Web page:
Don't impose transit tax without a public vote
The Seattle Times editorial board opposes the proposed $20 car-tabs tax by King County Metro, and insists that any tax proposal be put on the ballot.
THE new normal: an economy that does not bounce back. Big institutions, including King County Metro, have not accepted this reality and internalized what it means. The $20 car-tabs proposal is proof of it.
For some people in today's economy, paying another $20 is difficult and painful. Others could afford the $20, but ask: When does government have enough?
Metro raised its tax rate twice in the past 11 years and has raised fares several times. With the tax increases came promises of extra service. In each case the service was less than promised, and more of the money went into labor contracts. Now the promise is to limit the $20 tax to two years. And then what?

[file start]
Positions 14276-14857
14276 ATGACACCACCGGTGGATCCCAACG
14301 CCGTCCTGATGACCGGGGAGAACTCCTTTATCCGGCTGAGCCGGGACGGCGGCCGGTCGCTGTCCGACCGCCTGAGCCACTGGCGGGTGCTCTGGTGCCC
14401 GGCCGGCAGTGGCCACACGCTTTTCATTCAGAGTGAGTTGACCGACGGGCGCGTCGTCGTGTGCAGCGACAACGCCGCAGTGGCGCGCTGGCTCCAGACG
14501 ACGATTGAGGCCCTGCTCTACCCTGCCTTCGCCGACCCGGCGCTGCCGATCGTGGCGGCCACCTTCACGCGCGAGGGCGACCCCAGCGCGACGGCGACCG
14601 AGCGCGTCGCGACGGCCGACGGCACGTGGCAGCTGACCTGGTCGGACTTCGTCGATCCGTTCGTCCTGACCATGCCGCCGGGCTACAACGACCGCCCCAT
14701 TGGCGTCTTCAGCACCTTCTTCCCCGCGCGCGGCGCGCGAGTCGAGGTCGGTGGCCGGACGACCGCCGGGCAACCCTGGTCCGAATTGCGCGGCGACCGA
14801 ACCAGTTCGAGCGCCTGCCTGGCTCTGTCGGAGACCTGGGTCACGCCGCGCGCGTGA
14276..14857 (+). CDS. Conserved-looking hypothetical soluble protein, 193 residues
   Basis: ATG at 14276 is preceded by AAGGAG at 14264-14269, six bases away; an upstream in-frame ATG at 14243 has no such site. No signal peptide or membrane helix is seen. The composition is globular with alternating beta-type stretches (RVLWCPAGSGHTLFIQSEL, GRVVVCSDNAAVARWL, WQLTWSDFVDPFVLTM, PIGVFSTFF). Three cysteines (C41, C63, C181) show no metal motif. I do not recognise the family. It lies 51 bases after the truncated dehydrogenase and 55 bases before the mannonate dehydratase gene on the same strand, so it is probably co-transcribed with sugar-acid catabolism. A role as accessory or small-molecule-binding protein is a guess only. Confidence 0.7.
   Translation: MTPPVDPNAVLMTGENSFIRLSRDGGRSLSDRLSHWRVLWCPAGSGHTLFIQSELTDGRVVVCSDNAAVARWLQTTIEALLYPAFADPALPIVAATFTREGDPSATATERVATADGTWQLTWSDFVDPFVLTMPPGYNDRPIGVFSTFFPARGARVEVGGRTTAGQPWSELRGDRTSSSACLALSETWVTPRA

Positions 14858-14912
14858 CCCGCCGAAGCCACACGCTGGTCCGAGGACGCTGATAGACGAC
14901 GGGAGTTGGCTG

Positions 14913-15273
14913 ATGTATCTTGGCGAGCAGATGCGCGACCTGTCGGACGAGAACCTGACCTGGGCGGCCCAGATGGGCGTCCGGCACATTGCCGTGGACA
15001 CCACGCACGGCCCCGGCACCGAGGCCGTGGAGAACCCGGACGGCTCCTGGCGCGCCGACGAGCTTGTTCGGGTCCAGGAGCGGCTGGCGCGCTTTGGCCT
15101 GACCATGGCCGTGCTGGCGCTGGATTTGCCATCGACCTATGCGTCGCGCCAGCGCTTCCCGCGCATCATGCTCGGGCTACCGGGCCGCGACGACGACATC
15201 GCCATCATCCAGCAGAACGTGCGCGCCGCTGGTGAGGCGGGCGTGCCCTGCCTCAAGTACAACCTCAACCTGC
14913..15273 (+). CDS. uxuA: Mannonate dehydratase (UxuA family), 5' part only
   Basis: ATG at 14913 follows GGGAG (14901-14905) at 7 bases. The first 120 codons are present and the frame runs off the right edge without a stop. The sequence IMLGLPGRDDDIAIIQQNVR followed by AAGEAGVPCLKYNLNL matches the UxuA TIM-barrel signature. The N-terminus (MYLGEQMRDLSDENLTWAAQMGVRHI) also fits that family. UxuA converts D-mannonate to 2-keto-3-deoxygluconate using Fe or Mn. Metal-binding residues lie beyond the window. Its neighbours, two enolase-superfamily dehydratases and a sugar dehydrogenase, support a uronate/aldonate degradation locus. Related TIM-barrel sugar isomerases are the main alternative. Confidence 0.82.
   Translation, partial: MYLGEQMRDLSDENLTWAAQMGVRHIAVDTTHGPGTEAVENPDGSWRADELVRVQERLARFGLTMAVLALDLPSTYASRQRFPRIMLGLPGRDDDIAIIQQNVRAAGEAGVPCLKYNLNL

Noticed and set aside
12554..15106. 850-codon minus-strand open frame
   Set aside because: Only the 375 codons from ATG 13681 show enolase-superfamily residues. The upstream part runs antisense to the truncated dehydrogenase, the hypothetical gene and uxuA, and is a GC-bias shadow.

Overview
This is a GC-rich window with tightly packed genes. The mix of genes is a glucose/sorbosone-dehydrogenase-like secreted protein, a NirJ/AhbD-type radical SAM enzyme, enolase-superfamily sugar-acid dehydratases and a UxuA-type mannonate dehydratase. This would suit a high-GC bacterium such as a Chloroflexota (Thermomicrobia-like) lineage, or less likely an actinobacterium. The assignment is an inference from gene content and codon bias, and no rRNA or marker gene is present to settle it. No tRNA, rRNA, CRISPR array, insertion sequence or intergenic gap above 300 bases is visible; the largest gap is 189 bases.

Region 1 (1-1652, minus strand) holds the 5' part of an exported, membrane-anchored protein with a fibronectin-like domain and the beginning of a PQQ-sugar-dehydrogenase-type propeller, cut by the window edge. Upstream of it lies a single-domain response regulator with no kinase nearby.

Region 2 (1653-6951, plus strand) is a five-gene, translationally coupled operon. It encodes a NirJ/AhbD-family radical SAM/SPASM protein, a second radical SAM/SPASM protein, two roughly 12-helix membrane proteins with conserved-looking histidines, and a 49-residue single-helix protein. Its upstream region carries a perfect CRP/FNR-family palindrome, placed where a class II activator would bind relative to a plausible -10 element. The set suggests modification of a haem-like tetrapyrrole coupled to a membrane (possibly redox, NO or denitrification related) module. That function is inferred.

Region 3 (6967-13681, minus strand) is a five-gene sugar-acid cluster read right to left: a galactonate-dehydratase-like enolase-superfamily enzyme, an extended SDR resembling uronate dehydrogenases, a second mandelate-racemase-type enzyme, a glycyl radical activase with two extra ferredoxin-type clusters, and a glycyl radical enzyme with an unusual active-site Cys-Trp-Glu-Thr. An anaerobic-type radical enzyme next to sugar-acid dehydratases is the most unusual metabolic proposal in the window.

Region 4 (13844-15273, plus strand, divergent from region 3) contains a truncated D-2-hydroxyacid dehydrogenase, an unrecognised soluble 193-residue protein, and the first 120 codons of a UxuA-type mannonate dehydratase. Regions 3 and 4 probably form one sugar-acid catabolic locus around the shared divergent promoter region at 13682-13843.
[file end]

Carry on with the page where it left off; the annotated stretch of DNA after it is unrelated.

Two years ago, people never would have believed that statewide unemployment would be at 9.2 percent today. But it is. We do not know when commerce, investment and jobs will fully recover.
This is not an economy in which public institutions can be given carte blanche to solve their problems by raising taxes. The private sector has had to adjust. The public sector has to live in the same world.
This is not the opinion of only The Seattle Times editorial board. We hear this from the public all the time.
The politicians know what the public thinks. On Monday, the Democratic majority on the supposedly nonpartisan Metropolitan King County Council delayed a decision on the $20 tax. They had the votes for a tax, but it would have had to go on the ballot. They did not have the extra votes to impose the tax themselves.
The transit lobby lobbied hard not to let the public vote on the $20 tax. So the County Council postponed its decision until Aug. 15.
Thank council members Reagan Dunn, Kathy Lambert, Jane Hague and Pete von Reichbauer for opposing a council-only decision on the $20 and pushing for a solution that includes sustainable reforms at Metro. We hope they stand firm against any proposal to impose a tax without a public vote.